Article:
Who are delegates? 
Delegates to the national convention are chosen at state and congressional district conventions.  Delegates are often party activists, local political leaders, members of a campaign’s steering committee, or early supporters of a given candidate.  Presidential campaigns seek local and state politicians as delegates because they usually bring the support of their followers.  (5)

The Democratic Party uses pledged delegates and superdelegates at the national convention.  Pledged delegates (about 85% of the total) are selected at the state or local level, with the understanding that they will support a particular candidate.  However, they are not actually bound to vote for that candidate.  Super delegates (15% of the total) include members of the national committee, members of Congress, governors, former presidents and vice presidents, former leaders of the Senate and House, and former chairs of the Democratic National Committee.   (5)  Superdelegates are not obliged to represent the popular primary voting in their region, but rather are free to support any candidate.  The purpose of superdelegates is for high-ranking Democrats to maintain a degree of control over the nomination process.  Examples of super delegates from Ohio this year are Senator Sherrod Brown, David Pepper (chair of the Ohio Democratic Party), and Mark Mallory (former Cincinnati mayor).   (7)  The Republicans also reserve a certain number of delegate slots for high-ranking officials.  In 2016 these include the three members of each state’s national committee (less than 7% of the party’s total delegates).  The party has instructed state delegations to bind RNC members based on voting results in their state.  (5) (22)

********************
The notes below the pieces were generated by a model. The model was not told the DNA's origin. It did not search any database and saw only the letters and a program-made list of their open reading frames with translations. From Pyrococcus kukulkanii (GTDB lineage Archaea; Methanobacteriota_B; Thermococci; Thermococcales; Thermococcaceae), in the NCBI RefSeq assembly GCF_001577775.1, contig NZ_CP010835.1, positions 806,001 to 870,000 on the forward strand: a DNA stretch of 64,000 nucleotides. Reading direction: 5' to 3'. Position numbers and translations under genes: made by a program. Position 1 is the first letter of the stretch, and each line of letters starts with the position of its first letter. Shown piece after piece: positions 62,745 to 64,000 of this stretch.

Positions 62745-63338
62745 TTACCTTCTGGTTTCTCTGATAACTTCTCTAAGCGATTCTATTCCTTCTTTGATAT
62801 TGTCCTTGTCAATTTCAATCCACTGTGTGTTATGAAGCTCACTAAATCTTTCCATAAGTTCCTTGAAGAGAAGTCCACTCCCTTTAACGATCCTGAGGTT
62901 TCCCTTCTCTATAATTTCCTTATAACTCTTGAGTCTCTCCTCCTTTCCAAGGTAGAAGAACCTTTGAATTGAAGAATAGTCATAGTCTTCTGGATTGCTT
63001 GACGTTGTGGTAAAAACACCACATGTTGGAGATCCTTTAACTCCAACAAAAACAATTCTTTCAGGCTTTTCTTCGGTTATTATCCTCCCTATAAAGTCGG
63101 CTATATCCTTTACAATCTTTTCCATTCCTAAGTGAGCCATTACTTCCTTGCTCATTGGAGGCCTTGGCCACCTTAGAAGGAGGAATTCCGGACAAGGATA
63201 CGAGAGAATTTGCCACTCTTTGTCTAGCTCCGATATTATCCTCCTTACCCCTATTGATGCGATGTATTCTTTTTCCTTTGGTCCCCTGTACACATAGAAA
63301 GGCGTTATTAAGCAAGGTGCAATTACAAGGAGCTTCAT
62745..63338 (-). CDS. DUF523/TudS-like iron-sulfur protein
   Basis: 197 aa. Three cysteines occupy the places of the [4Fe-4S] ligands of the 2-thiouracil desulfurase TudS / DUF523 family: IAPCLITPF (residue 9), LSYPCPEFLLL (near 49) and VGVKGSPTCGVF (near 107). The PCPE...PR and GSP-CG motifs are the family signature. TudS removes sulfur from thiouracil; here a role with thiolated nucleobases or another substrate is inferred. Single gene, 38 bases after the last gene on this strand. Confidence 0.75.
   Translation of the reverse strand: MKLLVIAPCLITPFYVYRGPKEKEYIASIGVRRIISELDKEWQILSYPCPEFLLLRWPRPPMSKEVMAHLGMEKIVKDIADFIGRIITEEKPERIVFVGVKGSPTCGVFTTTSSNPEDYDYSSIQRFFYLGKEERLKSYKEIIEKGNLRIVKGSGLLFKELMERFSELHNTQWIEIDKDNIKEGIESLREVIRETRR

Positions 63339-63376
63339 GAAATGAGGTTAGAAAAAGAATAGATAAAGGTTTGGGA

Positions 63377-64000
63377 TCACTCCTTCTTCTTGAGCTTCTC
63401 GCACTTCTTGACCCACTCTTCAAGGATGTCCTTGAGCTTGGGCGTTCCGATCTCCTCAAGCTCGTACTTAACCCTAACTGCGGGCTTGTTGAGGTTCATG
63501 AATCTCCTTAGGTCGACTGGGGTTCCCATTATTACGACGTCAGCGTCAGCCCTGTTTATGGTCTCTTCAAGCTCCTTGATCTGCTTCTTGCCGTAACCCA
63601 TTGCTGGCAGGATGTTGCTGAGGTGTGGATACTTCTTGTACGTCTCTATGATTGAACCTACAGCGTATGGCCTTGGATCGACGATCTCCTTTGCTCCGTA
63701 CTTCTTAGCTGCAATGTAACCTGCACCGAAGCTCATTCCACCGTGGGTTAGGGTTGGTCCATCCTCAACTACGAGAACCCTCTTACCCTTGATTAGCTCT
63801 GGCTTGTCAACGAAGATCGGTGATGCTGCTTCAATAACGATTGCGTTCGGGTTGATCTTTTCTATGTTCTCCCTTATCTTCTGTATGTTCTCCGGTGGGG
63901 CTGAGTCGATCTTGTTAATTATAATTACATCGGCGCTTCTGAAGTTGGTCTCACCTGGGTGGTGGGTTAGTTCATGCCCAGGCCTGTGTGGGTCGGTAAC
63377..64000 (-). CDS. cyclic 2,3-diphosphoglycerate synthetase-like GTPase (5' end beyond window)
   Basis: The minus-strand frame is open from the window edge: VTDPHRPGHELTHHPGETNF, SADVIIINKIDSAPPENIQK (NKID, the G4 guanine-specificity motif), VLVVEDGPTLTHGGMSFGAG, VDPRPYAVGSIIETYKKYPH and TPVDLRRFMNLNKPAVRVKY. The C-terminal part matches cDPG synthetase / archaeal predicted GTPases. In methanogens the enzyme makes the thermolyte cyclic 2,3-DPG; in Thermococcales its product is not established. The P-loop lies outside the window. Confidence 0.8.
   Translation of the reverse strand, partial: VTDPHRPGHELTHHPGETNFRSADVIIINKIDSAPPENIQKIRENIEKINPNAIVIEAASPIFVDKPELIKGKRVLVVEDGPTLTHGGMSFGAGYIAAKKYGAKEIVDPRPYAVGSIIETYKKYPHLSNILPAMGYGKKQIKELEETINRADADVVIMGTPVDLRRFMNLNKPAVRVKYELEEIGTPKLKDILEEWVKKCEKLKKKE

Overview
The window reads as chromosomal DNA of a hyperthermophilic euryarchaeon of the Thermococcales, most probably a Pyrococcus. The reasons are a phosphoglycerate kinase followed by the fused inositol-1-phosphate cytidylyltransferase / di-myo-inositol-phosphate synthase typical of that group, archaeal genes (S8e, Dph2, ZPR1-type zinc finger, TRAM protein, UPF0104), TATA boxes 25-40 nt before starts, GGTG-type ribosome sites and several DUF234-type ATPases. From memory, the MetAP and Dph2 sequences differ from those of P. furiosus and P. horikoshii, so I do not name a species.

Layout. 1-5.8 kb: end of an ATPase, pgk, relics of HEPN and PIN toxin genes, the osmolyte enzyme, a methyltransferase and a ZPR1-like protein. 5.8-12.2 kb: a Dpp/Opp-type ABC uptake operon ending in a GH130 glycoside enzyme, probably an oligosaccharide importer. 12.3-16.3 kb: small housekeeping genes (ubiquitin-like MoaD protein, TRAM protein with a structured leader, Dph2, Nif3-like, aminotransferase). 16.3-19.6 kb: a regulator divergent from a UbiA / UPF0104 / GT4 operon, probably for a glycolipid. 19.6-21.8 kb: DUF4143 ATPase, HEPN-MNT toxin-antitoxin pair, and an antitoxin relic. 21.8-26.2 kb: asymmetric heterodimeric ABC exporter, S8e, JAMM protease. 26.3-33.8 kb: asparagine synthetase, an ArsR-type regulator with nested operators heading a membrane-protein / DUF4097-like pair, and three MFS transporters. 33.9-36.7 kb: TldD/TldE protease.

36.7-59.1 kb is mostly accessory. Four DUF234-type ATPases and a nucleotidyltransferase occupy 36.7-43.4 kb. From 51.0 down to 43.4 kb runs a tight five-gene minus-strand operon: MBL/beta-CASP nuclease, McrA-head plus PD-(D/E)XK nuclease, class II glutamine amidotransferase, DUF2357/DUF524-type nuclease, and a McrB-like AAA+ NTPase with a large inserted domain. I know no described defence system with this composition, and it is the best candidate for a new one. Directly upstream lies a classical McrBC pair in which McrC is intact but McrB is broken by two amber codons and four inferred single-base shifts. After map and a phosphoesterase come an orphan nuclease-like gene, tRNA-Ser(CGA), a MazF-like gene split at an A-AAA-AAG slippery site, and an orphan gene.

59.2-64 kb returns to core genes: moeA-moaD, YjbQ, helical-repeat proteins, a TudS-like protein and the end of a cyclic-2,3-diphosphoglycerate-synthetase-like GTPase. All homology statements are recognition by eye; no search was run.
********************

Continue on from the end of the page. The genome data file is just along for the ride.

Can Donald Trump win the Republican nomination outright?
According to the New York Times (Apr. 27, 2016), if Trump maintains his current level of support in the remaining races, he can win a majority of 1,237 or more delegates before the convention.  However, it will be close, and if the race shifts even slightly Trump could fall short.  The outcome of Indiana’s primary on May 3 is critical to Trump’s chances.  He currently holds a single digit lead in Indiana.  (10)

What if no one gets a majority on the first ballot?
Delegates become free agents, no longer bound to follow the state’s primary results.  Anti-Trump forces are planning a delegate-by-delegate fight to back another candidate than Trump.  If there is a Republican rule change, the nominee could be someone who is not currently in the race, e.g., House speaker Paul Ryan.  (9)

The candidates

How liberal or conservative are the presidential candidates?, a nonpartisan voter education website, rates the candidates on a liberal/conservative dimension from 10L (the most liberal) to 10C (the most conservative), based on public statements, voting records, and campaign contributions.  The current candidate ratings from most liberal to most conservative are: Bernie Sanders (8.2L), Hillary Clinton (6.5L), John Kasich (4.6C), Donald Trump (5.1C), Ted Cruz (9.9C).  Sanders is the most liberal of the seven Democrats who entered the race or declined to run.  Except for Rand Paul, Ted Cruz is the most conservative of 16 Republican candidates.  (2)

How many endorsements have candidates received from governors, senators, and representatives?